producers and distributors, it also brings enormous challenges. The NFB has been
preparing for a number of years, creating partnerships and conducting research on image
quality, innovative modes of transfer, accessibility and broadcasting in order to make the
shift to digital technology.
The NFB will face many challenges rooted in the proliferation of digital formats. HD
will soon become the unchallenged standard for shooting, broadcasting and distribution
in Canada and internationally. Without HD production and distribution capacity on
multiplatforms, the NFB could jeopardize its distribution activities and its revenues could
drop precipitously.
The NFB must act quickly adjust its production chain, distribution strategies and
collection management methods to meet its program objectives and maintain its
leadership role among its partners and Canadians generally. The transition represents
considerable challenges, particularly related to technology, rights management and
financing. The high cost of this transition will have an important impact on both to the
independent industry and the organization.
Internal Business Environment
As a public producer and distributor of innovative and engaging documentaries and
animated films, the NFB fosters cultural diversity, supports Aboriginal Communities,
promotes official languages and advances citizen participation. With seven production
centres across the country, the NFB reflects Canada’s regional diversity and succeeds in
reaching Canadians in all provinces and territories as well as people around the world.
The new technologies demand new ways of operating. The linear, hierarchical, central
organization is not able to respond efficiently and quickly enough to those challenges.
Employees have a wealth of knowledge, talent and skills that may often not be fully
utilized in hierarchical structures.
The NFB is increasingly shifting its work processes to cross-disciplinary, cross
departmental collaborative work groups and processes. Institutional norms on
accountability, performances measures, efficiency, effectiveness and long-term continuity
remain vital.
Creativity is not simply a creative output (ie: a film); it is a characteristic of all staff and
can be leveraged to make a more fulfilling and effective workplace. The basis for a fully
creative organization include clearly articulated goals and priorities, free flow of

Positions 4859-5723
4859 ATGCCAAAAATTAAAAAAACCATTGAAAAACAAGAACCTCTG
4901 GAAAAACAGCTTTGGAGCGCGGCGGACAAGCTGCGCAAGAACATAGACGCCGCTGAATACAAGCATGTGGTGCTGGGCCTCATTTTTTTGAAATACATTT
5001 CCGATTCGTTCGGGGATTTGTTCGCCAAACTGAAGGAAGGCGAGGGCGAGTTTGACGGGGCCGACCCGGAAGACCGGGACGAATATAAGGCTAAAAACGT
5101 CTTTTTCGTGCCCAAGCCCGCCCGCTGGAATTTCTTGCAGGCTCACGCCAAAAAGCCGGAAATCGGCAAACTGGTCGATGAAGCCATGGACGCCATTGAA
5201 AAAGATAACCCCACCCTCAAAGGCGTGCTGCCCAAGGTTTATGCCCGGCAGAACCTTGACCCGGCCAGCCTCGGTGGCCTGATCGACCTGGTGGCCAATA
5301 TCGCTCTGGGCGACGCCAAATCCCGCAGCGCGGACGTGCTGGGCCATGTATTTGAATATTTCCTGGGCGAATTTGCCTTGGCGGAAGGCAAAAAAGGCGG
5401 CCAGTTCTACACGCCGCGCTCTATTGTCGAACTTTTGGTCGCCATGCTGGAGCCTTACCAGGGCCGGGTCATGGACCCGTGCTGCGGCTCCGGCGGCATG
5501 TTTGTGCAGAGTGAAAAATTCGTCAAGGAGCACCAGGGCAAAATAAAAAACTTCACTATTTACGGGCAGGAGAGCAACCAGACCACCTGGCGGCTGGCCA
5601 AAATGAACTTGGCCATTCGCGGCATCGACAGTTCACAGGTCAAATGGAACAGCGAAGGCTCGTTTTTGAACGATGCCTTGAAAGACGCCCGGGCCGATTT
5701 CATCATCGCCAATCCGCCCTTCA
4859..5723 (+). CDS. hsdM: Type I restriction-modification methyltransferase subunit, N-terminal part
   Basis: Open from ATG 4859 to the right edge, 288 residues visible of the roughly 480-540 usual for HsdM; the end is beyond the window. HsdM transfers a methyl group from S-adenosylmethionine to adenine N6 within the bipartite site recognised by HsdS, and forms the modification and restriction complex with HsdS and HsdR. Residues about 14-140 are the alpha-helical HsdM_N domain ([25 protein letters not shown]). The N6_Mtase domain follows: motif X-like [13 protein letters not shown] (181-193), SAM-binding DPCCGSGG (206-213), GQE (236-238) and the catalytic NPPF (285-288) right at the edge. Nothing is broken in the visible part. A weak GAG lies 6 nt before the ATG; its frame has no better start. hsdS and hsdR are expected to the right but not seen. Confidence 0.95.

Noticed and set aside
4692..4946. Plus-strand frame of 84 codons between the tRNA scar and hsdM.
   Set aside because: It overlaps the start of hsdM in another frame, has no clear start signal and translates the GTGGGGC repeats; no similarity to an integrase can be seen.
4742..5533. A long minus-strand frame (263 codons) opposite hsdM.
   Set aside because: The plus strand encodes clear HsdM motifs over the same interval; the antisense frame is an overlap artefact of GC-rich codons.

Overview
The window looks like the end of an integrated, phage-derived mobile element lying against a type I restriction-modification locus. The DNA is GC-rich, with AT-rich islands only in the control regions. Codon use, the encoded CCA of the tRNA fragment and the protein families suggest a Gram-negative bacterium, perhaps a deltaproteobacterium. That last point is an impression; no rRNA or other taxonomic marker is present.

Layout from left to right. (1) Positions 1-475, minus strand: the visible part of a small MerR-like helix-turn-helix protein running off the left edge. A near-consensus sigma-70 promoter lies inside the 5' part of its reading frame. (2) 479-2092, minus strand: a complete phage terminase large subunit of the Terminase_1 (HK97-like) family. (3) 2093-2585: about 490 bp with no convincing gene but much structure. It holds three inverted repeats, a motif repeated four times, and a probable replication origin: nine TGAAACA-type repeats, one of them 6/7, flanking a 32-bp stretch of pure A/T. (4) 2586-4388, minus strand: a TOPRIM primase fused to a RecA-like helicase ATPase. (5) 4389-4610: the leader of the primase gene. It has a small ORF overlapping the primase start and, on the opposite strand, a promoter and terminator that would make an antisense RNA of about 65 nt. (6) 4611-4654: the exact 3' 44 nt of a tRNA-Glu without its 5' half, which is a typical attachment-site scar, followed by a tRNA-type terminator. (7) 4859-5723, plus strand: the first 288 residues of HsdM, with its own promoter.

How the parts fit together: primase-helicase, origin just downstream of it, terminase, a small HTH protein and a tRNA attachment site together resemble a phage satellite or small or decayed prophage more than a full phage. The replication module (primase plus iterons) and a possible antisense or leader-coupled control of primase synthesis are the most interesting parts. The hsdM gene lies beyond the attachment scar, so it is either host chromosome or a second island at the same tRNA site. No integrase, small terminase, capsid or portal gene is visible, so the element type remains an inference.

information decentralized and delegated decision making to those with the operational
know how, as well as the articulation of clear expectations and performance measures.
21
Appointment of 15th Government Film Commissioner and Chairperson of the NFB
On June 11 2007, the 15th Government Commissioner and NFB president, Mr. Tom
Perlmutter, took on the Commissioner’s duties. In addition to the Film Commissioner’s
appointment, there were several changes to the Board of Trustees. With the support of
the new Board of Trustees, the Commissioner is preparing a strategic plan in order to
firmly anchor the NFB in the new digital era.
New Strategic Plan 2008-2012
The new commissioner in consultation with the Board of Trustees, the NFB employees
and the institutions’ strategic partners are in the strategic planning process. A strategic
plan covering the years 2008 to 2012 will be finalized and implemented in the spring of
2008.
Alignment with Government Priorities
Through the Department of Canadian Heritage, the NFB contributes directly to the
achievement of federal government priorities announced in the October 2007 Speech
from the Throne. Through its mandate and by means of its original audiovisual works, the
NFB in its role as a cultural organization assists the federal government in achieving its
priorities in innovative ways.
As stated on the Speech of the Throne, “Canada is built on a common heritage of values,
which Canadian have fought and died to defend”. The NFB’s extensive collection of
more than 13,000 audiovisual works are an important cultural heritage that reflect these
values, and contribute to strengthening Canada’s Sovereignty and Place in the World.
In order to safeguard this heritage, it is crucial for the organization to create a digital